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Talking to Homeless People in New Orleans
There are nearly 1,500 homeless people in and around New Orleans, a number that has risen back to pre-pandemic levels as Covid-era government aid programs wind down. The city’s biggest homeless encampment is strewn through various corners over the concrete maze where the I-90 overpass crosses Tchoupitoulas Street, not far from the Convention Center. Tourists strolling from the Lower Garden District over to the WW2 museum pass within blocks of it.
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Thomas is originally from Tennessee. He’s been in New Orleans for two months. For the past month and a half, he’s been living in a tent up against the wall of the highway exit ramp. He was sitting there on a scavenged chair with a friend, listening to country music on a portable radio.
“It’s kind of fucked up, somewhat. If you have somebody OD, like down there”—he nods towards a warren of tents around the corner—“it just happens. But I always feel safe.
“I’m actually trying to get myself a place here, housing. It’s been hard. It depends how you do it. Sometimes you get it real quick, sometimes it takes months. They come out here with food, but I have to watch what I eat, because I have a mechanical heart valve. I haven’t tried to get health care yet, but I’m actually gonna work on that.
“I know most people that stay right around here.” He indicates the surrounding tents. A few years ago, the encampments were farther up Calliope Street, completely under the overpass, but they have migrated down towards the river now, so that some are exposed to the rain. “They started blocking off the overpasses and they just moved this way. As long as you keep it level, cops don’t bother us.
“What we need out here? Proper food, medicines. I love New Orleans. I originally came here because of Katrina. I started working here, and I’m still around. Cleanup, construction, anything I could do. I’ve done very extensive work on treating water and stuff like that. I’m trying to get a job. Every time I applied for anything lately, I haven’t got it. I hustle, like that person down there on that median. That’s how I make my money.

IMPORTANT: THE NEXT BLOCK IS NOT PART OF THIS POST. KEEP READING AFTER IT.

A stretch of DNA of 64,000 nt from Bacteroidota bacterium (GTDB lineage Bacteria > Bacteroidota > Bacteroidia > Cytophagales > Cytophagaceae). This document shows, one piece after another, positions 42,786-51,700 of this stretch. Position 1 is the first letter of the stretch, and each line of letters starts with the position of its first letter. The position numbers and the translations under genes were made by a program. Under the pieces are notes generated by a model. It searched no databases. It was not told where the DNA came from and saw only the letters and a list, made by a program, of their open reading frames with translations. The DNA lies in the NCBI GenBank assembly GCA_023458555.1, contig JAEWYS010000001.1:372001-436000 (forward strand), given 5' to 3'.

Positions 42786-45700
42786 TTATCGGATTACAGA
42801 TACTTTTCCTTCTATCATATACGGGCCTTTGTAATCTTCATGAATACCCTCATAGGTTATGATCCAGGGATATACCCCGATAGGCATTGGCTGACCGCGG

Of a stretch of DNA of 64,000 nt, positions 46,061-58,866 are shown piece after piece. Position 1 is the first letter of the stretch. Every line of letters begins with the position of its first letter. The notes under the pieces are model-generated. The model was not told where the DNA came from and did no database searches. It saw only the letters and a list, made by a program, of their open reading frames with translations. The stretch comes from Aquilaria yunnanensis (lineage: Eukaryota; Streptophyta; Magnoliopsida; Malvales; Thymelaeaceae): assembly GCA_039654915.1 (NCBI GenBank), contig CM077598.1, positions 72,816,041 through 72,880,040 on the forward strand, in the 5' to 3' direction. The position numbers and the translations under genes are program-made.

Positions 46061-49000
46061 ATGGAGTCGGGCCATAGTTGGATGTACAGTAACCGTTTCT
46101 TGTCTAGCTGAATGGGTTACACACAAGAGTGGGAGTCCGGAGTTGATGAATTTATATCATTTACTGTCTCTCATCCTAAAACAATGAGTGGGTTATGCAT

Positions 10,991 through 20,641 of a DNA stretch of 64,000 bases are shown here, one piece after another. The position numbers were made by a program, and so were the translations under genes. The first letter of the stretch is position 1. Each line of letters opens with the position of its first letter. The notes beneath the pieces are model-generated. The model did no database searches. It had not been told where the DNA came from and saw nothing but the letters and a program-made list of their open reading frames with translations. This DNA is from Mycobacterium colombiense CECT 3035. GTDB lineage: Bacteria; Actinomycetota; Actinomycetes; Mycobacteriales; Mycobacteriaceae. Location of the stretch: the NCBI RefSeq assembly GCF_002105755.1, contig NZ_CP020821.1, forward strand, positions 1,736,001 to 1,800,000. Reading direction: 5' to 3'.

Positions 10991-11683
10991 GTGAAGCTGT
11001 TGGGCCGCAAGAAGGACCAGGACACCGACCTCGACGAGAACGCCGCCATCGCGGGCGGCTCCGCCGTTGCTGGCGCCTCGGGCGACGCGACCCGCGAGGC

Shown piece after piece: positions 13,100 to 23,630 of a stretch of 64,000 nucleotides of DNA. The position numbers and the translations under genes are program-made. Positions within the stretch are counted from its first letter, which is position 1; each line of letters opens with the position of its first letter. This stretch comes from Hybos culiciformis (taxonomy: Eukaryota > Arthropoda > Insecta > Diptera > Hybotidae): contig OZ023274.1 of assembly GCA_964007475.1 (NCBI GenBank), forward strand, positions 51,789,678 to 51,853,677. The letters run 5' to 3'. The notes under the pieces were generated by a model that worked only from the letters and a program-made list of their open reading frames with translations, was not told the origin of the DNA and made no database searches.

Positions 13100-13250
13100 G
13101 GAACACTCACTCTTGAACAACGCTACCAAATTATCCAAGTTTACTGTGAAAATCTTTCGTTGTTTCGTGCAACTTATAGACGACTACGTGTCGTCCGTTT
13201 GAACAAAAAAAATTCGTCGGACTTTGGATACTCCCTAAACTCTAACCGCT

“I’ve actually stayed in a place that was like this in Portland, Oregon. That ended really bad for me. And I stayed in a place kinda like this in L.A. That ended bad. When you’re gone, they come and knock your shit down. But not here. They knocked down his shelter he had built”—he points to a bare, pitted square of dirt right next to his spot, where his friend used to stay—“but other than that, as long as it’s a tent, and it’s right here, you’re good.”
Lizzie, a 30-something woman with short brown hair, is the person who is hustling on the median. She sits on a folding chair, legs crossed, fidgeting and smoking a cigarette down to the nub, holding a small cardboard sign soliciting donations from the passing traffic. She moved to New Orleans from Northern Louisiana two years ago, after losing her housing up there. She doesn’t want her picture taken.
“I would like to go to Winston-Salem North Carolina. My aunt lives up that way. Here it’s just my husband and my fiancee.” She smiles and shrugs off questions about the origin of the throuple. “We do our own thing. We got kicked out of my husband’s cousin’s trailer due to personal issues.
“Do I feel safe? Sometimes. I’ve had a couple of close calls. My fears are getting hurt. Being a woman you don’t know. And my husband and my fiancee work.
“We mostly stay to ourselves. We just hang out, chill out. Some men don’t know how to mind their business. I try to be nice. I’ve been raped, I’ve been shot at in New Orleans. My husband, he’s got PTSD, and he’s got oppositional defiance disorder. Dealing with that is not easy. We both have Medicaid.
“Sometimes we move around and sometimes we don’t. Our biggest thing is our tent got caught on fire last year and then again this year, right over there. So our big thing is getting a tent, and getting a blanket, just trying to get stable. We weren’t home, and somebody just… people do crazy things, every damn day.
“I did apply for permanent housing, but it fluctuates. It’s an up and down situation. It’s not just me—it’s me and two other men. It’s not just about me. It’s that you have to accommodate as a family, a group. You don’t just make a decision like that alone.
“Sometimes I earn enough money out here. It depends. Both of my men work, so I kinda just do this to get me through the day. Right now there’s no 18 wheelers, there’s no semi trucks. So the chances of you getting paid by a car versus an 18 wheeler—you get paid by more truckers. Most of the time.” A short way down Tchoupitoulas is where cargo trucks enter the busy Port of New Orleans. “It depends on their day, it depends how it goes at the port. I don’t know why.”
The homelessness crisis in American cities, particularly since the pandemic, is quite severe. Here is a story I did in 2020 about an incredibly well-organized homeless encampment in Philly. More on this in the future.
Unity is a well respected nonprofit that you can donate to to help the homeless in New Orleans. The New Orleans Times-Picayune is a great local paper that covers the issue regularly too. Highly recommend reading this paper no matter where you live.
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